Forestry budget slash, Roadless extension, more

Forest Policy Briefs
by Rex Storm, Forest Policy Manager
Associated Oregon Loggers

State Forestry Sees Further Budget Cuts: In May, the State Economist released the latest state revenue forecast, showing continued weakness in the economy and a $577 million shortfall in state income tax & fee revenue for the current 2009-2011 budget.  Governor Kulongoski directed all agencies to immediately reduce general fund spending by 9%.  Combined with required losses in private cost-share dollars, this means OR Dept. of Forestry reductions of $4 million in fire protection, $226,000 in private forests, and $158,000 in administration.  Private forests and administration will absorb losses through unfilled vacancies and deferred purchases, while fire would have to severely reduce initial attack capability.

Roadless Prohibition Extended: US Agriculture Secretary Tom Vilsack extended for another year a moratorium on logging and other national forest management for 63 million acres of so-called “roadless areas,” defined during the Clinton-era.  Under Vilsack, most USFS management projects in roadless areas have been shelved, while waiting for federal courts to resolve the decade-long legal battle waged in federal courts.  In 2005, the US Forest Service tried to free roadless areas, by authorizing state-written plans to determine roadless area management.  However, environmentalists overturned this state-plan compromise, and the Obama administration reinstituted the Clinton-era 2000 roadless prohibitions.

Field Hearing on Eastside Forest Bill: The US Senate Public Lands & Forests Subcommittee held a June 4th hearing in Bend.  It took testimony on Senator Ron Wyden’s controversial election-year bill (S.2895), which offers a distasteful compromise that would attempt to increase thinning east of the Cascades.  For decades environmentalists have litigated to stall eastside national forest timber management—nearly eliminating the forest sector infrastructure in that region.  Seeking more logs for the remaining mills, some in the industry are desperate for the bill’s promise of possible federal small-log timber supply.  Environmentalists like the bill because it permanently enacts into law prohibitions on cutting trees over 21” diameter and expands stream buffers widths beyond reason.

Interior Secretary Meeting Requested: In May, several of Oregon’s Congressional delegation sent a letter to Interior Secretary Ken Salazar requesting a meeting in the immediate future to get an update on what actions the Department of Interior is taking to address implementation of BLM forest management in western Oregon.  The delegation wants Salazar to disclose his strategy for replacing the Western Oregon Plan Revision for BLM forests, and the ongoing lack of timber sales from bLM forests.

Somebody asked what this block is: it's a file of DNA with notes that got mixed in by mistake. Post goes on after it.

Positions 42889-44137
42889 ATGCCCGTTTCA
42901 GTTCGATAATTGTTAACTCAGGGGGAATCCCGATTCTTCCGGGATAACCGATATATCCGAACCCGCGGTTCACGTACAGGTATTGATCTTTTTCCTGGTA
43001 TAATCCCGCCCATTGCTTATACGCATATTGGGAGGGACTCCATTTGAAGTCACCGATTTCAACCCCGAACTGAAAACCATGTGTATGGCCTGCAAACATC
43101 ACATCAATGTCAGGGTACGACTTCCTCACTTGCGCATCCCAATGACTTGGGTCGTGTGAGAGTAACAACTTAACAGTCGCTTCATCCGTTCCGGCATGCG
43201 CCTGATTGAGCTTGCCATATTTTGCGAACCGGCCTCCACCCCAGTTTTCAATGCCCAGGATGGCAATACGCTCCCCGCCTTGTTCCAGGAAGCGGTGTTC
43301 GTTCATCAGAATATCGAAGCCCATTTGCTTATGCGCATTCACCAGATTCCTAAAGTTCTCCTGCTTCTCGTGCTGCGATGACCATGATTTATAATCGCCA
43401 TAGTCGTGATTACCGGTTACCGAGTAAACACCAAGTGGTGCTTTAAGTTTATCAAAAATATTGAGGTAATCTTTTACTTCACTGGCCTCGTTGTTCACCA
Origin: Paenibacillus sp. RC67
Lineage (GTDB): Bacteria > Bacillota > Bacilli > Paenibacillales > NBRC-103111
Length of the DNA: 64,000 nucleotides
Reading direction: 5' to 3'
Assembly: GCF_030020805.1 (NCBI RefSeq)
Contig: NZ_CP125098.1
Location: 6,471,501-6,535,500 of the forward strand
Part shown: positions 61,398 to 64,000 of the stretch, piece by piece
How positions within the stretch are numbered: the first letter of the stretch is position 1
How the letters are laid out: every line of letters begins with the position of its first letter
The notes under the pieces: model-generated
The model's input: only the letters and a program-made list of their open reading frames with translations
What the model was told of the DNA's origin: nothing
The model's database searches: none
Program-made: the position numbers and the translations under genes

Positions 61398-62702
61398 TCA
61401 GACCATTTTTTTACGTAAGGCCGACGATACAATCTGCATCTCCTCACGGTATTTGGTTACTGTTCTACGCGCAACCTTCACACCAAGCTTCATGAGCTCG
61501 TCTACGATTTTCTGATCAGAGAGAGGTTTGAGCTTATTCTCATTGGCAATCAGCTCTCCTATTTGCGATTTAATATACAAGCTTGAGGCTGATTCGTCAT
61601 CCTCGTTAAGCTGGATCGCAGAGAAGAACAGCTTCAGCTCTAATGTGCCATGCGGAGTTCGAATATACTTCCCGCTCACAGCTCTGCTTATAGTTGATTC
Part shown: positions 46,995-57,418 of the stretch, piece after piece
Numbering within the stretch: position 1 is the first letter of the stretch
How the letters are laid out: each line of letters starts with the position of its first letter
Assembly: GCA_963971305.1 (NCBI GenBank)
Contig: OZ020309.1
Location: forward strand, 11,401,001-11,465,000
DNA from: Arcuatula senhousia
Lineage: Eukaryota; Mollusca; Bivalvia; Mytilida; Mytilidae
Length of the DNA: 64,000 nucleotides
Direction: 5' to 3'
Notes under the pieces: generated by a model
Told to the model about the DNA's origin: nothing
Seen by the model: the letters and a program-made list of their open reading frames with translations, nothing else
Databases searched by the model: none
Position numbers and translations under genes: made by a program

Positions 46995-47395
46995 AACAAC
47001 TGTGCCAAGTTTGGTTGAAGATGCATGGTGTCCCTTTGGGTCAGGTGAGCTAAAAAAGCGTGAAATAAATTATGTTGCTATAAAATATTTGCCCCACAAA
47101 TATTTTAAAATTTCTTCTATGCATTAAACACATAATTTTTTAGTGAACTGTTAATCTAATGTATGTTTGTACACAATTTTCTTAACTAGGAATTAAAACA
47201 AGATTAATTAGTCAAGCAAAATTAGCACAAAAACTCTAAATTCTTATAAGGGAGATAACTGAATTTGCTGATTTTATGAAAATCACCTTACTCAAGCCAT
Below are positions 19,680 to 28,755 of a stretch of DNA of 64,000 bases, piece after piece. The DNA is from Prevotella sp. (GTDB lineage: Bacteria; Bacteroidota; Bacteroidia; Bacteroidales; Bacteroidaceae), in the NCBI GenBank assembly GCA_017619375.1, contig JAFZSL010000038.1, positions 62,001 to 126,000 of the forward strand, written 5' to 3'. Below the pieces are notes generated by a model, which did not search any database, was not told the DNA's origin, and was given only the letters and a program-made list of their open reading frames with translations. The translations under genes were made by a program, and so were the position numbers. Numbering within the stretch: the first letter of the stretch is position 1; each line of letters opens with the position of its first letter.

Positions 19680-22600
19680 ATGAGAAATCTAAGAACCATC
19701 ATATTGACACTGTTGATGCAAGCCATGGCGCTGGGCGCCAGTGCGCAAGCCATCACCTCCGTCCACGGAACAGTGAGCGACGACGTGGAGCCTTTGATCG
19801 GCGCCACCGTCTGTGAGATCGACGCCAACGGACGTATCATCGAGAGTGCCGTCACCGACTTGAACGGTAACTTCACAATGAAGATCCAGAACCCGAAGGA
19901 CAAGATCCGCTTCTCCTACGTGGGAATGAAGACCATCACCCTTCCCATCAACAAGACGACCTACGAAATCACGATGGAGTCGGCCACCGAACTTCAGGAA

Federal Clean Air Rule Hurts Biomass Power: In May, the Environmental Protection Agency (EPA) issued a final Tailoring Rule that defines which manufacturing plant emission controls for greenhouse gases (GHG), beginning January 2011.  For the first time, EPA proposes to include GHG emissions from biomass power plants, as a way to constrain future biomass plants under the Clean Air Act. The forest products industry will be severely impacted by this regulation.  EPA’s recent decision is will discourage responsible development and utilization of renewable biomass in the future.

Land Board Approves Forest Plan: The Oregon State Land Board in June approved an amendment to the NW OR State Forest Management Plan, would increase Tillamook & Clatsop State Forest timber harvest to 195 million bdft/year, a 5% increase from current volume.  Although the OR Board of Forestry had previously adopted the plan amendment in April, Land Board made its approval contingent upon conducting another scientific report subject to their approval.  The Land Board—Governor Kulongoski, Secretary of State Brown, and Treasurer Wheeler—has jurisdiction over less than 4% of the NW state forests.

ODF Bows to Reduce Fire Protection: Oregon Dept. of Forestry’s fire program budget has previously been drained to barely provide the legally-required “adequate level of protection.”  At the same time timber industry lobby was working to restore the lost $4 million for fire protection, ODF State Forester Brown, told the Legislature and Governor that the funds were not needed.  Contrasting forest landowners, ODF says that $4 million can be cut from its fire budget.  Industrial landowners and protection associations were previously on record saying that ODF fire protection district budgets cannot be cut further without putting private forests at severe risk of failed initial attack needed to keep small fires from escaping.